By Quinton J. Hobson
If you’re curious to know what 150 youths are up to during regular working hours almost every day, you need look no further than Pharmacy and Lawrence.
Although initially appearing to be nothing more than your average Scarborough high school, that’s where you’re wrong.
Enter the auditorium and you’ll be surprised to find 150 sweatpants-clad teenagers seated in rows of cushioned seats, chairs you’d be hard-pressed to find in any other public school. Even more unusual, these chairs are seldom filled, as they are only used during the rare silent moments of the day when said students are taking a break from singing, dancing or acting.
Enter: Wexford Collegiate School for the Arts’ Music Theatre program.
At the head of Music Theatre you’ll find artistic director Ann Merriam, who founded the program in 1988 as a way to “keep kids out of the malls.”
Merriam, no stranger to hefty tasks, expects 2015 to be an especially big one for her Performing Arts department as she unprecedentedly prepares two full-scale musicals at once as opposed to the usual one a year.
Although supported by a team of devoted artists who Merriam admits “work for next to nothing” when she first founded the program nearly 30 years ago, she did so with little money, accepting whatever help she could get from whomever was brave enough to offer it, among them her ex-husband Bob Johnston, who used to travel to Toronto from New York offering his assistance. He currently is the program’s music director.
Things have definitely improved. In the early years, Merriam, a trained pianist, would direct and choreograph shows herself. On choreographing, Merriam chuckles, “you’d never find me doing that today.”
The two musicals at hand are Joseph and the Amazing Technicolor Dreamcoat and Summerland, the latter of which is completely original to the program, slated to be transported downtown to be performed at the prestigious Toronto Fringe Festival this summer.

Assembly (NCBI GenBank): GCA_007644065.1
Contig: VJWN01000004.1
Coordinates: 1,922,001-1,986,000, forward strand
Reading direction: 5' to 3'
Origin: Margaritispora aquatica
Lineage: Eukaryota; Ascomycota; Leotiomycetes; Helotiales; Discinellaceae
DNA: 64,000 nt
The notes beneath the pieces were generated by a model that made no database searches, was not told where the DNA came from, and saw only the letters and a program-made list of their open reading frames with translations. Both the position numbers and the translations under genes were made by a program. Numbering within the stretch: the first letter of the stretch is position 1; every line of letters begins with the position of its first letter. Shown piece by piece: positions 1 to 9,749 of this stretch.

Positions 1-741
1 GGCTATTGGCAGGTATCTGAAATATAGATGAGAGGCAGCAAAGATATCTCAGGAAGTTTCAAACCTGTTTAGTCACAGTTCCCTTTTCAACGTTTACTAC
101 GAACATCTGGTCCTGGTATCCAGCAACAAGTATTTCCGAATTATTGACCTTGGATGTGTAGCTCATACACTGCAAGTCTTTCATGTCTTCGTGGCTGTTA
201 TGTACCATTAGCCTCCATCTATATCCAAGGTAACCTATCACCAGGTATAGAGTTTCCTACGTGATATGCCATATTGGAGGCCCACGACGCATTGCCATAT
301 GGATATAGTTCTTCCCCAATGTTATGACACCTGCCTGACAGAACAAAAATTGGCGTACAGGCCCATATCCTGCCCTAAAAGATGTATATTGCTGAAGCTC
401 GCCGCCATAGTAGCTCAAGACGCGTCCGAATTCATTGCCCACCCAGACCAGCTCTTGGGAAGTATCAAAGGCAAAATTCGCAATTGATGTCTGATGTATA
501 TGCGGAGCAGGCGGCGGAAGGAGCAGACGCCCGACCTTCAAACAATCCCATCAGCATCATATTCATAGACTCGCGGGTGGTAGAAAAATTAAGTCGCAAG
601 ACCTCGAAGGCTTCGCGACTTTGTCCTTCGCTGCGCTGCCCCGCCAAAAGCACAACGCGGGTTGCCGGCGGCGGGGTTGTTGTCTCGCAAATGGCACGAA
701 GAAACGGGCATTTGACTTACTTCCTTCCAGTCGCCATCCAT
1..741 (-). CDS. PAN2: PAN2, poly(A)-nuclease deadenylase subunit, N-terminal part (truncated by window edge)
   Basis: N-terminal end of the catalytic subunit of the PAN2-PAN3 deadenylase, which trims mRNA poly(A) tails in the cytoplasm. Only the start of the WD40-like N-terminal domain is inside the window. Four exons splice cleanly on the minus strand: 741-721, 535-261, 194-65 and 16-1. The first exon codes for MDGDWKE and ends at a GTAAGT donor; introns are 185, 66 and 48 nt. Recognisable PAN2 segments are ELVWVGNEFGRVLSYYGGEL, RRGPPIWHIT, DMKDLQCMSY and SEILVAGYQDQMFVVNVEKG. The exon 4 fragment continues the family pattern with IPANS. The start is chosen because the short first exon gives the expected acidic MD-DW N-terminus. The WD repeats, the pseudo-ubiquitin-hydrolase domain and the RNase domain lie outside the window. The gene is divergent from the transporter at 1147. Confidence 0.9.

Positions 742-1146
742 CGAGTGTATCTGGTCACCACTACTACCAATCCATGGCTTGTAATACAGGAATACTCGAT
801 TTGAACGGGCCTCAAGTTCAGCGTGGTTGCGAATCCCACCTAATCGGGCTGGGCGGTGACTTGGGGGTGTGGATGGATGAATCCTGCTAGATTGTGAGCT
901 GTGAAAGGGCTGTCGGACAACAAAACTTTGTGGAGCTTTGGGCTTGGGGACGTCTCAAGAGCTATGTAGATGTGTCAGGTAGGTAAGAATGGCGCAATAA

The brainchild of Merriam’s daughter Barbara Jonston, who created the show with collaborators Anika Johnson and Suzy Wilde, Summerland revolves around the misadventures of 13 misfits, troubled high school students who are mysteriously transported into a magical kingdom. The musical first premiered in-house at Wexford last year and proved such a phenomenon that the program was invited to perform it again this year, only in a slightly different way.
Asked why they would do two musicals given the amount of work it takes to prepare just one, Merriam explains this will broaden the program’s horizons. For the first time they’ll be inviting students and professionals from outside the program to be a part of it, as well as inviting some graduates and alumnae back to reprise their Summerland roles from last year.
Currently housing 150 students, much more than a typical arts program, Merriam believes this is what makes Music Theatre unique, and is determined to put all 150 of them on stage.
Describing Summerland as a “show for the kids,” Merriam says its message is important and universal, and resonates with her students. The students, less than 10% of whom will actually venture into the arts after high school, acknowledge the program is no cakewalk but they’re grateful to it.
The program’s enrollment is remarkably diverse, spanning virtually every race and religion. Noting a large portion of the students are African-Canadian, part of Merriam’s goal has been to get more of the Black community coming out to support them.
Costing $20, tickets go on sale in early May.